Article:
The legendary South African singer Johnny Clegg, who mixed Zulu rhythms with Western styles and defied the segregation of apartheid, died Tuesday after a long battle with cancer, said his manager.
Born in England, he grew up in Kwa Zulu Natal, speaking and singing in Zulu. He played in the multiracial groups Juluka and Savuka in the 1970s and 1980s before performing solo.
Johnny Clegg was loved for his music. But it was much more than that for South Africa. It was a white man who had broken the law to play with black musicians in the era of racial apartheid when this mixture was forbidden.
A white man, who learned to speak and sing in Zulu. He was a unifier. An African. A bridge between cultures in a country that is still struggling to overcome its differences. His music played a role in the unification of South Africa at a time when the apartheid government imposed the separation of the population according to race.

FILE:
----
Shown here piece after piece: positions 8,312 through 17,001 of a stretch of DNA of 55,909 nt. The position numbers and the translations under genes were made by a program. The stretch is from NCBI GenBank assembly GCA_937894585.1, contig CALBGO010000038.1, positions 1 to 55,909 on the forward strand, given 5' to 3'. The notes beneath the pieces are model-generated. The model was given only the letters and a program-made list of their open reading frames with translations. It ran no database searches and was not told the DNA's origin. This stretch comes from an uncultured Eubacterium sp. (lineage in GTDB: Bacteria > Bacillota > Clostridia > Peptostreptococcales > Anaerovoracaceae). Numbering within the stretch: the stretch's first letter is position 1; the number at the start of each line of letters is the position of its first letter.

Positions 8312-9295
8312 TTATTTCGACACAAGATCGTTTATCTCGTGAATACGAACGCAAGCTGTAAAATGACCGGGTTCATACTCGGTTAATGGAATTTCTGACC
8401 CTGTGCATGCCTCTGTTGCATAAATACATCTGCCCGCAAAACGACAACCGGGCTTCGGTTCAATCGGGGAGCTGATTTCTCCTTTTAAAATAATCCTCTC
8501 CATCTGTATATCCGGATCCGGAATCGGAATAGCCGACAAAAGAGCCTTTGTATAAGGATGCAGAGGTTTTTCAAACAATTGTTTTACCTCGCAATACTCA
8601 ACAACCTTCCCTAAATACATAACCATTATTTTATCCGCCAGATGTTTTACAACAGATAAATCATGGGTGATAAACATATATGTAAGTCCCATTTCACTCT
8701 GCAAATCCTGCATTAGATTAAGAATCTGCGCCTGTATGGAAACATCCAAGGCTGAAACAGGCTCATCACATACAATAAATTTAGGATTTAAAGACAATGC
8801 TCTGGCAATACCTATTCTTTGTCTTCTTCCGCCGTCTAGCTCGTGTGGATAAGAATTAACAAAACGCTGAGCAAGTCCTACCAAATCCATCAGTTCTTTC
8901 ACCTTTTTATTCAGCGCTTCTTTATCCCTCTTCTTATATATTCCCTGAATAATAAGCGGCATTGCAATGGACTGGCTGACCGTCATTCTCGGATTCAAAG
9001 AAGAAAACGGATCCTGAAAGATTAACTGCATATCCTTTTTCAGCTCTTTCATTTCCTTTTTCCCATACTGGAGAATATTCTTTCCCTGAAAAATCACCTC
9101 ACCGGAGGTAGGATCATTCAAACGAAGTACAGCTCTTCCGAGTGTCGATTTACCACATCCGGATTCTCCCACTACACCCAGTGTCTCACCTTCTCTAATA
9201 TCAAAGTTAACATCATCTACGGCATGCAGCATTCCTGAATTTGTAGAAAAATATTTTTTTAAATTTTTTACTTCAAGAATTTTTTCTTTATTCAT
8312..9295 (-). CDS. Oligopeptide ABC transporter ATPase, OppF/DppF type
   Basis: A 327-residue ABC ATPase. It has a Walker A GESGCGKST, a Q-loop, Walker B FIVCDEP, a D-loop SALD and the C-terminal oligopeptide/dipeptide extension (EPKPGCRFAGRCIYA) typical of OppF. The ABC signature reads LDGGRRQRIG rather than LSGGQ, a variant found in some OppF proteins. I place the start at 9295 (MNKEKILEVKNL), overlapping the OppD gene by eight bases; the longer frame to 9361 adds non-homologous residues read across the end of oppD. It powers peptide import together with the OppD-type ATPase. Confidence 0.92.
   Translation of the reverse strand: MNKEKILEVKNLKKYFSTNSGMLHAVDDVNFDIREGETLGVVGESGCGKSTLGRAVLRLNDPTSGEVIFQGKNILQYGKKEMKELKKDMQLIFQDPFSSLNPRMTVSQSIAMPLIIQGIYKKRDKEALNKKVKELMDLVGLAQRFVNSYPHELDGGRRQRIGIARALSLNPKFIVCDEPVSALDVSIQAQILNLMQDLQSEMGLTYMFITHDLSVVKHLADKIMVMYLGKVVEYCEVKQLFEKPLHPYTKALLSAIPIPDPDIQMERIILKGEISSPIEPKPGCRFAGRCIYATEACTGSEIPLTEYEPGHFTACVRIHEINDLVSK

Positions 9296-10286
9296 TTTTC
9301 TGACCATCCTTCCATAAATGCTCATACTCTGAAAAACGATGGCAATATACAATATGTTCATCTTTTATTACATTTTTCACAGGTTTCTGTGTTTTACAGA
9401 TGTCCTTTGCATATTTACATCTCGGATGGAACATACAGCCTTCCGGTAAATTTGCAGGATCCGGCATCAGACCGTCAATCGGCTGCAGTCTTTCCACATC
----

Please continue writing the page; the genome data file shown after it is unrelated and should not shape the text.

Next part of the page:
Clegg – and his hybrid music – was a powerful reproach to the white minority government. A reminder that apartheid was a political choice. A barrier that could be swept away. Fascinated by the struggle against apartheid, it is no wonder that Clegg – a tireless interpreter – has become a symbol of democratic South Africa – chosen to sing at Nelson Mandela’s memorial service in 2013.
“Johnny died peacefully today, surrounded by his family in Johannesburg (…), after a four-and-a-half-year battle with cancer,” Roddy Quin told the SABC public television channel.
“He played a major role in South Africa by introducing people to different cultures and bringing them together,” he said in a statement.
“He showed us what it means to embrace other cultures without losing one’s identity.” Johnny Clegg has drawn inspiration from Zulu culture to conceive revolutionary music where African rhythms coexist with guitar, electric keyboard and accordion.
His album “Scatterlings of Africa” in 1982 had propelled him to the top charts in Britain and France. One of his greatest planetary hits, “Asimbonanga” (“We have not seen” in the Zulu language), is dedicated to Nelson Mandela, the hero of the anti-apartheid struggle.
The singer and dancer, who was suffering from pancreatic cancer, had recently made a farewell world tour.